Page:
Google unveiled a new digital wallet program Thursday that enables a cellphone to act just like a credit card, giving the search giant its first footing in the business of providing consumer financial services.
A chip inside new Android phones — for now, only one model has it — will allow shoppers to wave their devices in front of a reader to pay for clothes and food at the mall or grocery, the company said. Eventually, Google said, it envisions the cellphone to act as a personal financial hub for coupons, merchant loyalty points, payments and receipts.
The company also announced that Google Offers, a coupon service to compete with discount sites such as Groupon or LivingSocial, will be tested in select cities.
The idea of mobile payments has intrigued smartphone makers such as Apple, Research in Motion and Google — and worried credit card firms. Until now, the cost of installing payment chips has kept carriers from signing on, as has haggling over how the transaction fees should be divided, said Michael Grossi, a telecom analyst at Altman Vilandrie & Co.
For now, Google has decided not to take a cut of these fees, which generate billions of dollars for the likes of Visa, American Express and J.P. Morgan Chase. Instead it will rely on revenue generated by the increase in traffic to its Web sites, its new coupon initiative and the sale of more Android phones.
Yet Google may face a challenge in persuading consumers to entrust the company with their financial information, some analysts said.
Social-media expert Josh Mackey said transparency for Google is key, particularly after its settlement with the Federal Trade Commission over whether it violated consumers’ privacy when it launched its social networking service Buzz.
“They know that all eyes are going to be on them,” Mackey said.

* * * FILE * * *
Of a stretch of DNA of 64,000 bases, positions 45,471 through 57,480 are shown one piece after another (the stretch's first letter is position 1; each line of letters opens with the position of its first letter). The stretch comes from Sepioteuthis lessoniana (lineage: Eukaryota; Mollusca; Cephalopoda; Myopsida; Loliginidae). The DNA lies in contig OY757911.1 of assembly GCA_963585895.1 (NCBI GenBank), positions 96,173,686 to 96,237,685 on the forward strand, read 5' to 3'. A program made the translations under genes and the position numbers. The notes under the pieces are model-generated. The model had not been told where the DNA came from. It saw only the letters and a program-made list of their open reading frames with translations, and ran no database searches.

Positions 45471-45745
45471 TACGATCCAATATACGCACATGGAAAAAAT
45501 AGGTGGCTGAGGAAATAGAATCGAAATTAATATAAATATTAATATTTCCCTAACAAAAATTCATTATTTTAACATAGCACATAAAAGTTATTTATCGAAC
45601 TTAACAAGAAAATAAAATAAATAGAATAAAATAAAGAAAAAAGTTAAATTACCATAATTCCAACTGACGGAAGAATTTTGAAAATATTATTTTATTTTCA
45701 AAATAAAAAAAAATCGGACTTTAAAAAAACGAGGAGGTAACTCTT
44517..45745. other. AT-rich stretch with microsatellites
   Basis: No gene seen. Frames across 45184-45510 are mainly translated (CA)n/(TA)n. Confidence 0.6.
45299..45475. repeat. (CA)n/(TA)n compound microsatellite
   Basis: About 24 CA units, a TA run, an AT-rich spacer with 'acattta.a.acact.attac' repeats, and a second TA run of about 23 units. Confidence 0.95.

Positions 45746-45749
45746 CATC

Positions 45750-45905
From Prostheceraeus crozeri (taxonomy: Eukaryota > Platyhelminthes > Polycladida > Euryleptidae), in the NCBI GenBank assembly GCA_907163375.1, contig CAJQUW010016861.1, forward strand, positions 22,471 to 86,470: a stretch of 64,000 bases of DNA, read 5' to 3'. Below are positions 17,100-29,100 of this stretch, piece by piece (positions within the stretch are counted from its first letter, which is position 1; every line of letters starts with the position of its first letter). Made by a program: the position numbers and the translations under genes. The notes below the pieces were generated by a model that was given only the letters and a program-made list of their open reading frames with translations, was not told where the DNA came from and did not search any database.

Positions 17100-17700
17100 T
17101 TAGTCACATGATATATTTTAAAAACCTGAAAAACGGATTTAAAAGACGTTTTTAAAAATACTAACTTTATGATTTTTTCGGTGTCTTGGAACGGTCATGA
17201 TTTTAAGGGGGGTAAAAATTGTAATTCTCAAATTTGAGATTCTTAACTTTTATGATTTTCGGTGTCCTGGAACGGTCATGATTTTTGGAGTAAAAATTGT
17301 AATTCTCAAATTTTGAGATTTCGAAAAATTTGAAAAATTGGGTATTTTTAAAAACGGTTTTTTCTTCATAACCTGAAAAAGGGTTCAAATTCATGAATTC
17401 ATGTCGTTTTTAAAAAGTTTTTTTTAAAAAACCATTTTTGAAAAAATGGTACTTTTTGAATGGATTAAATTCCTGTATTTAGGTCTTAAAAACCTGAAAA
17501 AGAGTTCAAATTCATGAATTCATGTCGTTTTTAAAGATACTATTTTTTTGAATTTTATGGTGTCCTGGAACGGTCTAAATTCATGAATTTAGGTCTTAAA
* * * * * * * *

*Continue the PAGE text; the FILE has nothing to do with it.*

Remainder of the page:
In a frequently-asked-questions page on the Google Wallet site, Google said it will not have access to users’ financial information or purchase history. The company will record the time of a purchase locally on a user’s phone and have access only to which coupons a user has redeemed.
When asked if Google will be using the data for targeted advertisements, Google spokesman Nathan Taylor said, “No, we are not.”
Google’s electronic wallet will launch over the summer, with trials beginning in San Francisco and New York City. Sprint’s co-branded Nexus S 4G already has the payment chip inside.
Users will need to download the Google Wallet application to begin using the service. The first retailers that will accept the mobile payments include Macy’s, Subway, Walgreens, Toys “R” Us, Bloomingdale’s and Guess. The service can be linked directly to a Citi MasterCard, a Google partner in the initiative. Separately, the balance on Google Wallet can also be funded from any credit card.
Google said the chip cannot be accessed by passersby or by malicious software applications designed to steal information.
Users need a PIN to access the app, and financial data are stored on a tamper-resistant chip isolated from the phone’s hardware and software, MasterCard spokeswoman Joanne Trout said. At the point of purchase, the transmitter sends a unique, dynamic account number to verify the transaction.
“At the end of the day, it’s the same as a card,” Trout said. “If there are fraudulent purchases, customers have zero liability.”
The success of MasterCard’s PayPass system — which allows shoppers to simply tap their cards on a reader rather than swipe — shows there is demand for “contactless” payments.
“There will be demand for this technology as long as there are enough retailers and enough phones,” Grossi said.